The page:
-Make big C-cuts with your outside leg, while letting the inside left drift. Make sure you're in a hockey stance (knees bent, about shoulder width apart, sitting low). Let the drifting foot just keep tracing around the circle, while all the power is coming from the c-cut.

Now the hard part, but once you get it, it's pretty easy.

-Do a C-cut, but at about the halfway point, you're slowly lifting your foot off the ground, and letting your inside leg drift away from the circle, to the outside. It's not leaving the ground.
-Let your raised outside foot come slowly down, moving it slightly towards the inside of the circle so it crosses over your inside foot that was drifting outside.
-Now that the weight of your outside foot is down, you ARE going to lift up the inside foot, bringing it back in line with the faceoff circle. As soon as it begins drifting, repeat.

That's as best as I can describe it. Once you get better, you'll want to work towards getting some power in it, and getting comfortable going on your outside edge on the inside foot. For now though, try the above steps. There are probably good youtube videos on it too. Hope some of this helps!
That certainly will work. As a variation, I was taught to do C-cuts down the ice on one leg, switch up & then eventually do both. The purpose was to get down technique.

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04-08-2013, 07:57 PM
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RangersAM99
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walk the blue and red lines, once you can do that you might be able to do the cross over a bit better

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04-09-2013, 06:30 AM
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biturbo19
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Do a million edge drills.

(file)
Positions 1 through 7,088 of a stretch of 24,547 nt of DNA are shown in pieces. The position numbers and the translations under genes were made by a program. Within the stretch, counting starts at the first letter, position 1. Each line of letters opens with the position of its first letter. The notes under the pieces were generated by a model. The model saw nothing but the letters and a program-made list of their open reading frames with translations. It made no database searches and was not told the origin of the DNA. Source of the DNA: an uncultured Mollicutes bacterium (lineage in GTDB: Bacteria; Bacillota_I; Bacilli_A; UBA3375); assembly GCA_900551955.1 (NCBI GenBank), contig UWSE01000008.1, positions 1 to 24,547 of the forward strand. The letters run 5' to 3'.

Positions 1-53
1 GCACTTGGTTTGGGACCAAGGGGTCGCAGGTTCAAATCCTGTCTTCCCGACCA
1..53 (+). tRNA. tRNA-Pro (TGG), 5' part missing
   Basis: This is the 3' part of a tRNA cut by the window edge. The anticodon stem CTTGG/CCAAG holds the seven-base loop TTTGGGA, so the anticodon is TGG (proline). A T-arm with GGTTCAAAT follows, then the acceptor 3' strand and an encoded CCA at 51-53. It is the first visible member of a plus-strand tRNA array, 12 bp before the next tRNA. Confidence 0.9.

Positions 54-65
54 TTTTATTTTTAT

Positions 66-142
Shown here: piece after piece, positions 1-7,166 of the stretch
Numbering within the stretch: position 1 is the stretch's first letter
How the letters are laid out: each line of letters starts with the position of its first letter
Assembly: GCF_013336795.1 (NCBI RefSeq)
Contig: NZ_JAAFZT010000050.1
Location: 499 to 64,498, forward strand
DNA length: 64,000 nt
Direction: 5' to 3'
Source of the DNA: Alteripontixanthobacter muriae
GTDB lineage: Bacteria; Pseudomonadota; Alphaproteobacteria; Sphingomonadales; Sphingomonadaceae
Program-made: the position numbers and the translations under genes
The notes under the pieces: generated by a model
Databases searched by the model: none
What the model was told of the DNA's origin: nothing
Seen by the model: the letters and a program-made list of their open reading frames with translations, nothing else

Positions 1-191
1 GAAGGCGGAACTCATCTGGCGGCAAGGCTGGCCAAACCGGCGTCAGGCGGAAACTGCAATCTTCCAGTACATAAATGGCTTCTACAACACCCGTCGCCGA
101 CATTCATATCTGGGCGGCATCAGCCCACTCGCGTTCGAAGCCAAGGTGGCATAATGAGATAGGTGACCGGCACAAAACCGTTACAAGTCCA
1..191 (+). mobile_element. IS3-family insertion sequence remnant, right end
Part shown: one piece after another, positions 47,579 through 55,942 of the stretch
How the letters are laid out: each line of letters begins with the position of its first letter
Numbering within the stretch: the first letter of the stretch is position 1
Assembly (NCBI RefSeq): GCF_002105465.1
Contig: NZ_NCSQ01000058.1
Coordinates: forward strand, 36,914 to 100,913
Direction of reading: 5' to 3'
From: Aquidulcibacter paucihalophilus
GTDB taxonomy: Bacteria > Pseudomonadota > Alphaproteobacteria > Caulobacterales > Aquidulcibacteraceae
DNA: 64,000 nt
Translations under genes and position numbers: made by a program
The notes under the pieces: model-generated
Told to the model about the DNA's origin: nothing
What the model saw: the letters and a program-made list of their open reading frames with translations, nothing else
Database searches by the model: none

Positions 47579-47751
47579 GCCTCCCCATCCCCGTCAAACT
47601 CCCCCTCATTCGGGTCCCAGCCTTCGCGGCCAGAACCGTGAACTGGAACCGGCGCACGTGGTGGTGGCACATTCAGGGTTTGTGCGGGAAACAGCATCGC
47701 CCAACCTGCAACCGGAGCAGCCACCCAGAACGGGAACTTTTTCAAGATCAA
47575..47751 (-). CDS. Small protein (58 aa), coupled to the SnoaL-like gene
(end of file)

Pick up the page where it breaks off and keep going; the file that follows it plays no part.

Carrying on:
A million.


Honestly, when you're comfortable on all edges, it will make things like a backwards crossover a lot more comfortable.

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04-09-2013, 11:35 AM
  #10
forbs02
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Another drill is to walk backwards, putting your foot back behind your other. As you do this and gain a little speed it will eventually pull you into backwards crossovers. It will teach you how to use your outside edges. Oh, and BEND YOUR KNEES

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04-10-2013, 12:03 PM
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jorbjorb
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make sure to really dig in with your outer edges

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04-10-2013, 02:45 PM
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CornKicker
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this may sound stupid but walk up and down your stairs at home using the same motion, if you are over 30 and have never done them its probably more a muscle memory thing than ability. when you go up the stair face one wall and step in front of one leg and then behind it on the next step. this will condition your muscles to make that movement more fluidly.

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04-10-2013, 06:26 PM
  #13
wondeROY
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I can add one small thing to this that I learned in a skating clinic from Robby Glantz. It sounds small and almost stupid, but it helped me a bit. He told us instead of thinking of it as "crossOVER, think of it as a crossAROUND. It sounds weird until you are on the ice, but try it. Instead of doing big dramatic steps OVER your own feet, try sweeping them out and OVER more. This applies to both forward and backward crossovers.

But really, you just need to practice this move until you are blue in the face, it is by far the most un-natural movement you will learn on skates. I would do entire laps backwards and do back crossovers in both directions until I could physically no longer move my legs from exhaustion. Rinse, repeat!